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China eyes bigger role in growing Middle East arms trade

China is seeking a bigger role in the Middle East arms trade, with a major state-owned shipbuilder opening an office there and exporters showing hi-tech weapons " including an advanced killer robot ship " at a regional defence expo last week.

Military analysts say the move means China will be tailor-making more weapons for the Middle East, where the market has been growing because of widespread conflict.

China Shipbuilding Industry Corporation (CSIC) on Wednesday announced it had set up a representative office in Dubai to expand sales across the Gulf region.

The company, which developed and built China's first home-grown aircraft carrier, said the office was its first overseas and would focus on pursuing both military and civilian business opportunities.

One of the world's biggest arms markets, the Middle East accounted for 32 per cent of global weapons imports in the 2013-17 period, according to the Stockholm International Peace Research Institute.

The region's arms imports grew by 103 per cent from the 2008-12 period to 2013-17 because most states were directly involved in violent conflict, the institute said.

Meanwhile, China's arms exports to the Middle East jumped 38 per cent in the 2013-17 period from the previous five years, and it is now the fifth-largest arms exporter in the world, supplying weapons to 48 countries.

Pakistan is the main buyer of Chinese weapons, but Middle Eastern nations are also looking to China. Since 2014, China has sold more than 30 CH-4 drones to countries such as Saudi Arabia, though its arms exports to the kingdom in 2017 totalled about US$20 million " compared to US$3.4 billion from the United States.

China has also sold its Wing Loong II drone to the United Arab Emirates, and Qatar has bought its ballistic missiles.

In addition to setting up a branch in Dubai, CSIC also had its unmanned 20-tonne Aegis-class destroyer on display at the International Defence Exhibition and Conference in Abu Dhabi, which wrapped up on Thursday.

Dubbed the "mini Aegis" because it has an electronic system said to be as advanced as America's Arleigh Burke-class destroyer, the JARI USV is a 15-metre vessel with a top speed of 42 knots and a range of 500 nautical miles.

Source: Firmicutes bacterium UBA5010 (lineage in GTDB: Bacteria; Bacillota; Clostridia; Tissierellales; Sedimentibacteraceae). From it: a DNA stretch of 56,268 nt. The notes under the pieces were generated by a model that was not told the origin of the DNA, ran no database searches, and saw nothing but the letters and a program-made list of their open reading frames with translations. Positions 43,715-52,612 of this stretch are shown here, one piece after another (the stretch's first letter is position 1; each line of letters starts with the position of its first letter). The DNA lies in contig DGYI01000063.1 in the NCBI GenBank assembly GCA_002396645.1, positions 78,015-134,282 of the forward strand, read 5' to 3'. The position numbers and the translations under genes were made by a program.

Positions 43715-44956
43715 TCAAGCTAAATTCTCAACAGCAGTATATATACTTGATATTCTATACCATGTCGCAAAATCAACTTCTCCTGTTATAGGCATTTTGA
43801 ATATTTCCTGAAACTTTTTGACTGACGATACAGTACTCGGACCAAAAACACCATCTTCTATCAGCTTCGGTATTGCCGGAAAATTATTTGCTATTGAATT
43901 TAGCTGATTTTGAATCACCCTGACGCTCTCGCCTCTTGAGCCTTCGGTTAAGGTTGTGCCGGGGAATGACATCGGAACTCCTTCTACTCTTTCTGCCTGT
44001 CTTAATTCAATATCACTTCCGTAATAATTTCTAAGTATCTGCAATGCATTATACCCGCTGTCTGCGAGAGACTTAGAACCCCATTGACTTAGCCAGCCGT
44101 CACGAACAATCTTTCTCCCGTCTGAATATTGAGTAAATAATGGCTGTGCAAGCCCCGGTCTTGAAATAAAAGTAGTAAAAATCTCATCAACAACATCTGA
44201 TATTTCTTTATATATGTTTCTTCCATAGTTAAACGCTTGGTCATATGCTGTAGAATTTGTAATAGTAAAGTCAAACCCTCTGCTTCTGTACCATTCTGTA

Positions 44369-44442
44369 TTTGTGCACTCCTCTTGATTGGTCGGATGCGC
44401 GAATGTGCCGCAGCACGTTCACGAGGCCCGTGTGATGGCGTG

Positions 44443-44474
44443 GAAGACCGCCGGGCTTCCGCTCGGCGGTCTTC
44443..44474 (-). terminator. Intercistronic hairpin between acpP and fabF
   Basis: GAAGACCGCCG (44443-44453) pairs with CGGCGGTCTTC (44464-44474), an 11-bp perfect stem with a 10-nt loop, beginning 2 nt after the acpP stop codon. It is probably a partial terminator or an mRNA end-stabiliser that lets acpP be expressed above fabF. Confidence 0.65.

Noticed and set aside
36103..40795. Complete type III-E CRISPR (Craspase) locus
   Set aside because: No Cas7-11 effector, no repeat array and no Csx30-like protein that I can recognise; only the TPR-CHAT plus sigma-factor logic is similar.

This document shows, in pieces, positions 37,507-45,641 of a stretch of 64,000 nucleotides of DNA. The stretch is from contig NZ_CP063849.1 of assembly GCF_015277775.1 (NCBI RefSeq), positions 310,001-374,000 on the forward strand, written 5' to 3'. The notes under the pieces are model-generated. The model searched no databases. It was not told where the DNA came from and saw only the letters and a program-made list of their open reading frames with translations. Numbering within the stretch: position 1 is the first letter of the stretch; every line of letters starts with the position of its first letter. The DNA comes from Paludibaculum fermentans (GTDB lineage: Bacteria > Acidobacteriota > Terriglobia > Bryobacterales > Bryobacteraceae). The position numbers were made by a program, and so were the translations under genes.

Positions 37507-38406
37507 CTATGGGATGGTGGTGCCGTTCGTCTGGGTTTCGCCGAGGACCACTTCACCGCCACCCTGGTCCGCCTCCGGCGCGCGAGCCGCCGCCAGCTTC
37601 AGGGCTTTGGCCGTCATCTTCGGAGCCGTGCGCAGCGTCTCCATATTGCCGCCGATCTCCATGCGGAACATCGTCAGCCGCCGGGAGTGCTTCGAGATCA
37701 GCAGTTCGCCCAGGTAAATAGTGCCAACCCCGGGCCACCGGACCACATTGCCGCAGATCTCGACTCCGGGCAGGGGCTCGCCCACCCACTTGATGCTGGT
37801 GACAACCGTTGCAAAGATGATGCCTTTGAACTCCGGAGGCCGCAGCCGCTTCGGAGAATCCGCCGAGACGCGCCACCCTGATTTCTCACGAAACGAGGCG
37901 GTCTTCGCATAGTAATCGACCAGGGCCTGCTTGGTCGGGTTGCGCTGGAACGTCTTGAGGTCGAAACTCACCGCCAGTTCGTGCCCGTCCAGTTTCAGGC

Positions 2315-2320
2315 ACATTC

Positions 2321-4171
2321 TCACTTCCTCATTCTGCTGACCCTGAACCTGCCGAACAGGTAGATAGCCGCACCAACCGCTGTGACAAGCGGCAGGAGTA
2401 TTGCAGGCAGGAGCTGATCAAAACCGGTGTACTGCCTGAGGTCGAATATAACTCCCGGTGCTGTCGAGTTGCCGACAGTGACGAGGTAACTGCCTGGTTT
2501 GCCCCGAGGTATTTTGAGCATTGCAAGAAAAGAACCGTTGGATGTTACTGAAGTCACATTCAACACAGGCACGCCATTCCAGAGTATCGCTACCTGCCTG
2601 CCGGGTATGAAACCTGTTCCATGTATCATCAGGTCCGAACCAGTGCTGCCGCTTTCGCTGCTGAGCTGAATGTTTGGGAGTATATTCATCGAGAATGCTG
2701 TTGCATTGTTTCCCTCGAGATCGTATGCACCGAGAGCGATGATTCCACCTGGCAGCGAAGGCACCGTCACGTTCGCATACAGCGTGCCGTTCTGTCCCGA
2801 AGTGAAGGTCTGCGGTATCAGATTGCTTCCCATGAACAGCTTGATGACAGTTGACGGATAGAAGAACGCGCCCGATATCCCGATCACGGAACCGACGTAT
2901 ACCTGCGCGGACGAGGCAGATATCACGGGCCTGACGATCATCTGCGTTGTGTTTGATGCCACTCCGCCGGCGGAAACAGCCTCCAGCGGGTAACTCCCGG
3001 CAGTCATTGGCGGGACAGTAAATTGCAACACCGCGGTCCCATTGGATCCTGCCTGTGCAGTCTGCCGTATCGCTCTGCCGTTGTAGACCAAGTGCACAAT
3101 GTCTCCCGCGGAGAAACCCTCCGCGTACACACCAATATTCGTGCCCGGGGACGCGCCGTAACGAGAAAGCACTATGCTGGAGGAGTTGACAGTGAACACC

Developed by CSIC's 716 Research Institute, it can be armed with a 30mm cannon combined with small surface-to-air missiles, anti-ship and anti-aircraft missiles, and lightweight anti-submarine torpedoes. It can also track underwater targets 7km away.

Beijing-based military analyst Zhou Chenming said the Chinese navy did not need the mini Aegis and CSIC was building the vessel " which could be used for the Gulf region's narrow waterway " for overseas markets.

"This reflects the fact that China's defence technology is advancing ... that it can assemble a product based on the specific needs of customers," he said. "China is improving its radar technology and can make smaller active electronically scanned array (AESA) radar for the vessel."

Also on show in Abu Dhabi was China North Industries Group's new VT4 heavy infantry fighting vehicle " a third-generation main battle tank made for export. Other Chinese weapons on display included the MRTV 3000 frigate and C-602 medium-range cruise missiles.

China's increased arms sales to the Middle East have triggered concern from nations such as Israel and the US. Israel is worried about its exports to Iran, while the US has raised concerns about China's growing influence in the region through the weapons trade and its projects under the "Belt and Road Initiative".

Last year, the Royal United Services Institute said China was a significant supplier of military drones to Middle East countries, especially those that are barred from importing them from the US.

Jonathan Fulton, an assistant professor of political science at Zayed University in Abu Dhabi, said China's growing list of investments and assets in the Gulf and its large expatriate population would require some kind of military capacity to protect them.

"China can't rely on the US security umbrella indefinitely. On the Gulf side, there is always a need for external powers to contribute to security in such a competitive environment, and they'll expect China to take on a larger role if it wants to be taken seriously," he said.

But an active military presence would be a problem for China as it would trigger fears of China's power projection and a strong response from Washington as rivalry between the two countries intensifies.

"So it makes sense to develop this aspect of their Gulf presence on a smaller scale, through arms sales and joint training programmes," he said.

This article originally appeared on the South China Morning Post (SCMP).

Copyright (c) 2019. South China Morning Post Publishers Ltd. All rights reserved.

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